5 Key Steps in Planning a Private Equity Exit Strategy
Posted by Molly Boyce, Industry Marketing Lead
To sell or not to sell – it’s a decision that many companies may find themselves facing, or at least contemplating, when considering the future. Considering the strong volume of deals in the Mergers and Acquisitions (M&A) space over the past couple of years, to sell may be the best answer.
It’s “a good time to be selling your business,” Sam Barthelme, Managing Director of JEGI, an independent investment bank for the global media, information, marketing, software and tech-enabled services sectors, said on a recent Oracle NetSuite webinar.
Why now? Today’s economy is seemingly overflowing with capital. Private Equity (PE) firms have a lot of spending potential due to unallocated funds in their portfolios, known in the industry as “dry powder.” In fact, across the PE and Venture Capital (VC) market, there’s currently over $1.1 trillion in dry powder on the sidelines for fund managers to invest. While strategic firms are scooping up companies to aid in organic growth, PE firms are now often outbidding them as they see investment opportunities.
In a recent webinar, NetSuite’s Ahmad Rana, Oracle NetSuite PE Practice Lead, sat down with Barthelme to discuss some of the trends across the M&A space and how companies can best prepare themselves for sale.
There have been several unique themes that have emerged amongst M&A activities over the past year with a shift in some buyer’s key drivers:
- Crossing of Industry Lines – Large strategic organizations have started acquiring companies that play in areas where they have historically not operated. For example, Barthelme said he’s seen large consulting organizations, like Deloitte and Accenture, acquiring outside agencies to help build out the capabilities of what they can offer to their clients. Deloitte Digital acquired Acne – a creative agency based in Europe – in August 2017 to build out its agency services; The addition served to improve their strategic, digital and film services for clients in the lifestyle and luxury retail sectors – an area they did not play well in previously.
- Relaxed Anti-Trust Environment – Disney acquired 21st Century Fox. Comcast acquired Time Warner Cable. These precedent setting billion-dollar deals are passing through the Department of Justice and have implications for down-market and middle-market deals going forward.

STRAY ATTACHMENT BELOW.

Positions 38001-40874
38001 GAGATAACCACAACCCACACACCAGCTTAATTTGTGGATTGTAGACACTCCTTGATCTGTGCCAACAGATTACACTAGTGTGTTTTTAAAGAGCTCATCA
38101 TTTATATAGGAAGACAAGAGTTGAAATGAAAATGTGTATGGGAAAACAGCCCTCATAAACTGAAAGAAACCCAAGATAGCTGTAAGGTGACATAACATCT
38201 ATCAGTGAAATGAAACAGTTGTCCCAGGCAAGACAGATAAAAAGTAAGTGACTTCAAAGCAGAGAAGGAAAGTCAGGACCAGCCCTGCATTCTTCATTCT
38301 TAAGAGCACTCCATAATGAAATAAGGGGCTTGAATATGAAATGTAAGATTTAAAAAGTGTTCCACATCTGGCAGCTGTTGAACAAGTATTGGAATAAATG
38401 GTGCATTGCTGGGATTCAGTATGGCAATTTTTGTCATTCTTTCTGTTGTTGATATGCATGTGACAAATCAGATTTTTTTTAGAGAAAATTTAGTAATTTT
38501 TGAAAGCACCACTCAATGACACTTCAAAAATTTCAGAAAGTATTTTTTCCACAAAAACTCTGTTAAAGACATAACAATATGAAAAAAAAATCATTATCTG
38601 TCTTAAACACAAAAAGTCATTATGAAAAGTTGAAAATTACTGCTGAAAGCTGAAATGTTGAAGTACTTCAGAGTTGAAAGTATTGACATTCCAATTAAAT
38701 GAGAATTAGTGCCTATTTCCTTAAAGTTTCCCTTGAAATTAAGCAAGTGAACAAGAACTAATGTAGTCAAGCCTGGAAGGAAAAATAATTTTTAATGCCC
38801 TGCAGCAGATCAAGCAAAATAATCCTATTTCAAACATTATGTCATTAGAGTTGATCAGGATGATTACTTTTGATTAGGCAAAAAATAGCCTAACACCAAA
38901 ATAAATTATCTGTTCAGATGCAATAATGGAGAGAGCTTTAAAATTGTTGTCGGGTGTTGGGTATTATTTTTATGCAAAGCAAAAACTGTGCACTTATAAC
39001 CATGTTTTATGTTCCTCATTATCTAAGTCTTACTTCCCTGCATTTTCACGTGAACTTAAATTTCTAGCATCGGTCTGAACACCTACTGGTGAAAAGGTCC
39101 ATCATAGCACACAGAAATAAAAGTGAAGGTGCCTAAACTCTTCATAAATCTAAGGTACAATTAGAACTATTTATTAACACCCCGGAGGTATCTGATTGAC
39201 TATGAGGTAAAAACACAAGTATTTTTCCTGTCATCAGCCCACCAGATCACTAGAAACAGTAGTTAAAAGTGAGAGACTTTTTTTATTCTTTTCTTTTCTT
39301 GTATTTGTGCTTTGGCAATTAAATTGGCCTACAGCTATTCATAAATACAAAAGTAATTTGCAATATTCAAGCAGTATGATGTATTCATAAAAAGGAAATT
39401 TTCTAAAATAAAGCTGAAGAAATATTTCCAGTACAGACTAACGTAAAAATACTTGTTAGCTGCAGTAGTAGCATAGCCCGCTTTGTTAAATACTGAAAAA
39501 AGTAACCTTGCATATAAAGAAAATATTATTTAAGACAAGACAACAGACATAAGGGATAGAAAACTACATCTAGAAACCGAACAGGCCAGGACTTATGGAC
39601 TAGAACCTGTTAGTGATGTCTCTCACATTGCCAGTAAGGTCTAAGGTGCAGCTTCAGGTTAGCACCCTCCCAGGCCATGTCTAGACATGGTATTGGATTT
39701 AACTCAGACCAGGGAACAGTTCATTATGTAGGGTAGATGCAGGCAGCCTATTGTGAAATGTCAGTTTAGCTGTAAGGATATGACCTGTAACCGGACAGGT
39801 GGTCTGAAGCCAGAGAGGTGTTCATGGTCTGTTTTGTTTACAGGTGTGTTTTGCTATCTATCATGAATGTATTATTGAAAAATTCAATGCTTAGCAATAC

- Trimming the Fat – Many companies that have been built by disparate M&A activities over the years are now shedding pieces of their business to become more focused and nimble in an ever-changing market. For example, General Electric (GE) saw a significant increase in its share price after selling the non-strategic healthcare and oil services parts of its business.
How to Prep for Sale
First and foremost, competition is the largest driver in achieving the most successful outcome in the selling process, according to Barthelme. Many businesses are achieving this through an auction process. There are two kinds of auctions – a target auction (with 10-15 specific buyers) or a broad auction (open to all). To foster the best competition, there are some key steps the company can take in preparing itself, Barthelme said. These include:
- Bring in an Advisor: These can be investment banks (like JEGI) or other industry specialists. However, it’s key to build these relationships early as it can save a lot of headaches and pitfalls along the journey. Barthelme often works with companies 2-3 years before the sale.
- Tidy Up Your Financials: Buyers will want to do a deep-dive through their financials to see how the books look and often request an audit. Investment banks will often conduct a sell side quality of earnings review, bringing in a financial advisory group to do the exact work that a buyer would be doing later in the process. The process usually uncovers any earnings issues that could sink a deal.
- Evaluate Your Systems: Barthelme often suggests that his clients upgrade to a full financial management system like NetSuite, especially if they’re using a more basic system like QuickBooks. A system that can scale with the business quickly is more appealing to buyers.
- Build Your Team: Invest in a dedicated finance staff. Barthelme recommends bringing in a CFO who thinks a little bit more strategically about the financial side of business rather than strictly closing the books each month.
- Start Measuring Business by Metrics that Matter: Use the same metrics that buyers – PE groups and strategic investors alike – will be reviewing when you’re ready to sell. By working closely with an advisor, businesses can better understand which metrics to track and emphasize. Potential buyers will appreciate the historical data, and companies may be able to avoid a lot of questions.
Beware of Sinkholes
Nobody wants to get halfway through a sale process and have a misstep sink the deal. The largest culprit: being over ambitious with financial forecasts. When you’re creating a budget, Barthelme recommends checking your forecast to make sure it’s both aggressive and achievable – the two shouldn’t be mutually exclusive. He’s seen companies lose buyers because they lost momentum with unattainable targets. The key is consistency to keep the buyers in play.
Ultimately, every investment bank and every deal will be different. There will be unexpected sinkholes, difficult buyers and unforeseen shifts in the market. However, there is a wealth of opportunity for companies to explore what’s best for their company and culture.
Watch our latest webinar for more on PE market trends on how to prepare your company for sale with JEGI’s Managing Director, Sam Barthelme & NetSuite’s PE Practice Lead, Ahmad Rana.